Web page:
The Rundown: Bryant Wants to Play in WBC, Cubs Announce Rotation, Help Rizzo Raise Money with Dingers

The lack of participation from some of America’s best players in the World Baseball Classic has been a frequent topic, but the rising popularity of the event could change things on a couple fronts. The most influential factor might be FOMO, aka fear of missing out, as the guys playing meaningless Spring Training games watched their friends and teammates enjoying all the pomp and circumstance of international competition.

On the other hand, MLB might have something to say after seeing how the WBC captured the attention of baseball fans in a way it hasn’t in the past. Rob Manfred is surely looking at this like getting the keys to a brand-new marketing vehicle, even though he’d undoubtedly be the guy driving under the speed limit in the far left lane. Still, it can’t be worse than what the league has floated to this point.

If baseball wants to appeal to more kids, promoting its stars would be a good place to start. And who better than Kris Bryant, who recently told ESPN’s Jesse Rogers that he wants to participate in the WBC in the future.

“Something I’d like to do but this year wasn’t the year,” Bryant said.

C’mon, man, you’re saying that playing into November and then getting married in January presented some timing issues? Well, yeah, that does make sense when you think about it. That’s particularly true for Bryant, who wanted to implement some tweaks to his approach prior to the Cubs’ title defense. While he could have worked on that stuff during tournament play, it’s not quite the same as the everyday competition in Mesa.

You’ll never be able to assemble a roster of the 25 most talented players, but the recently concluded display of baseball awesomeness may have ensured that the US will get pretty darn close in the future.

Cubs go with counterintuitive rotation

I went a little deeper on the potential implications of the Cubs rotation shortly after it was announced Thursday, so forgive me for doing a fly-by this time around. Really, it’s about driving home a couple points and taking a brief look at the bullpen.

First, stop complaining about Kyle Hendricks holding down the “last” spot in the rotation. Just like a leadoff hitter, he’s only going to be the fifth pitcher once. Besides, this configuration may only last through a couple revolutions, given all the early off-days and the various matchups that present themselves.

“Everybody gets hung up on numbers,” Joe Maddon said of his decisions on the rotation. “He’s definitely better than a No. 5 starter. It just happens that we’re going to slot him in the five-hole coming out of camp. It’s not a pecking order regarding ability by any means.

“It’s kind of neat when you can have these conversations, knowing that ego’s not going to play a part of it from the player coming back at you. They know it is part of the overall picture. They also know that the purpose is to try to do what we did last year.”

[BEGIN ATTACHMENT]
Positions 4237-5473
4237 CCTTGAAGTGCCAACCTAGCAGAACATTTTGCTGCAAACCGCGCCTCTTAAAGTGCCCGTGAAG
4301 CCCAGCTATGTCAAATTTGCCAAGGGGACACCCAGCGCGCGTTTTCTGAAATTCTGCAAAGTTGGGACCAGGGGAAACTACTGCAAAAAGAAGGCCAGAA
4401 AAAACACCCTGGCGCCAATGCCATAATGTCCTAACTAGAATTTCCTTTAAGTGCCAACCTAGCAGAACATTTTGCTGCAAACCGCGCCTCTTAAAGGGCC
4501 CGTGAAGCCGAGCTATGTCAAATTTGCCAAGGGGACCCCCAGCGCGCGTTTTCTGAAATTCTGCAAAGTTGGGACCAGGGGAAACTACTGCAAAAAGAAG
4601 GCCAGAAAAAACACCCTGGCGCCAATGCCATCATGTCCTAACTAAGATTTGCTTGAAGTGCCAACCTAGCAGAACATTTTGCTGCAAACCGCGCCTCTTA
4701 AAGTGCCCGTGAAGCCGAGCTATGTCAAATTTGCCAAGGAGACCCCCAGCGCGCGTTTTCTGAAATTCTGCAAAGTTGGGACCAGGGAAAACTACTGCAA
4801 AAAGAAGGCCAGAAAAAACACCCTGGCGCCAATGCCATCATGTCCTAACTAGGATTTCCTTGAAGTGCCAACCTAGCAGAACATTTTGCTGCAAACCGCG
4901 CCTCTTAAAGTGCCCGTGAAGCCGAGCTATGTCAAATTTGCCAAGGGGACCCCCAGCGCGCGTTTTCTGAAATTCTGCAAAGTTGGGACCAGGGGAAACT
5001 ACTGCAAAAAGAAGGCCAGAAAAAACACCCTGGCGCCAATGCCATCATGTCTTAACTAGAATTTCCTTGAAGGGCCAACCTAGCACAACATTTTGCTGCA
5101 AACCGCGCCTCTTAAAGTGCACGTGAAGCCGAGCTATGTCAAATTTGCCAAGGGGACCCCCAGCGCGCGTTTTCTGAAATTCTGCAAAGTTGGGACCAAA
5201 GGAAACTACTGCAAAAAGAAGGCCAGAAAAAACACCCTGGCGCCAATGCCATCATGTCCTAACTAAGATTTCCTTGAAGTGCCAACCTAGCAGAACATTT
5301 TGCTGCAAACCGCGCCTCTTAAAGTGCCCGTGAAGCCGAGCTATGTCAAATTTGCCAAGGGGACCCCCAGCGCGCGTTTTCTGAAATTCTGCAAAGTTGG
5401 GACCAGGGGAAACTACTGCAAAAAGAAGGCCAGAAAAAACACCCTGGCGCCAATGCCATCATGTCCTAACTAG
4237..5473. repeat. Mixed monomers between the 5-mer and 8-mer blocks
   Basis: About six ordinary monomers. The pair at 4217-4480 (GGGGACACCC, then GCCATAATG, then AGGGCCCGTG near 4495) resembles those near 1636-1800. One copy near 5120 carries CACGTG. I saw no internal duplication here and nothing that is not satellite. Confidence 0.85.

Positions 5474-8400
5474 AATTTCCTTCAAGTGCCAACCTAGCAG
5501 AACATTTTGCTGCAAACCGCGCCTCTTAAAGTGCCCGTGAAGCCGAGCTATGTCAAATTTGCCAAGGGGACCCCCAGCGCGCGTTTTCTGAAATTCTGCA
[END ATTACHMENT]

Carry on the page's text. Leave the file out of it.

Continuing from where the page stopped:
There’s also the matter of Mike Montgomery, who went from clubhouse leader to hybrid fifth starter to bullpen arm over the last couple months. While I have been saying for a while that the former Mariner is better as a reliever, his role right now is as much about Brett Anderson being better suited to starting. We’ll still see ol’ Monty on the bump in the 1st inning on occasion, though.

What really stood out to me in looking over the first few weeks of the schedule is that it’s possible for Jon Lester, John Lackey, Jake Arrieta, and Anderson to face their former teams. That’s gonna make for some good social media-ing.

The moral of the story is that the Cubs yet again have an excellent rotation, maybe even better than they did last year. You know it, I know it, and Arrieta knows it.

“I think on paper — and with what we’ve actually done on the field — it’s tough to not say that (we have the best rotation in baseball).”

Join #TeamRizzo to knock cancer out of the park

The Anthony Rizzo Family Foundation will once again be raising funds by asking donors to pledge money for each home run the Cubs first baseman hits this season. It’s really a great deal because everyone wins. The deal is simple: pick your donation amount and the funds will be automatically deducted the day after Rizzo homers.

In addition to the warm fuzzies you’ll get from knowing that you’re helping kids and families battling cancer, every donor will have the opportunity to purchase Foundation event tickets and merchandise before they’re made available to the general public.

I participated last year and signed up last night to do so again. Click here to join the team and make your donation.

More news and notes

  • The Mariners optioned Dan Vogelbach to AAA
  • Luis Valbuena won’t be flipping any bats for the Angels for 4-6 weeks as he recovers from a hamstring strain
  • The Giants have released Gordon Beckham
  • Jake Arrieta hit a monster home run against Zack Greinke
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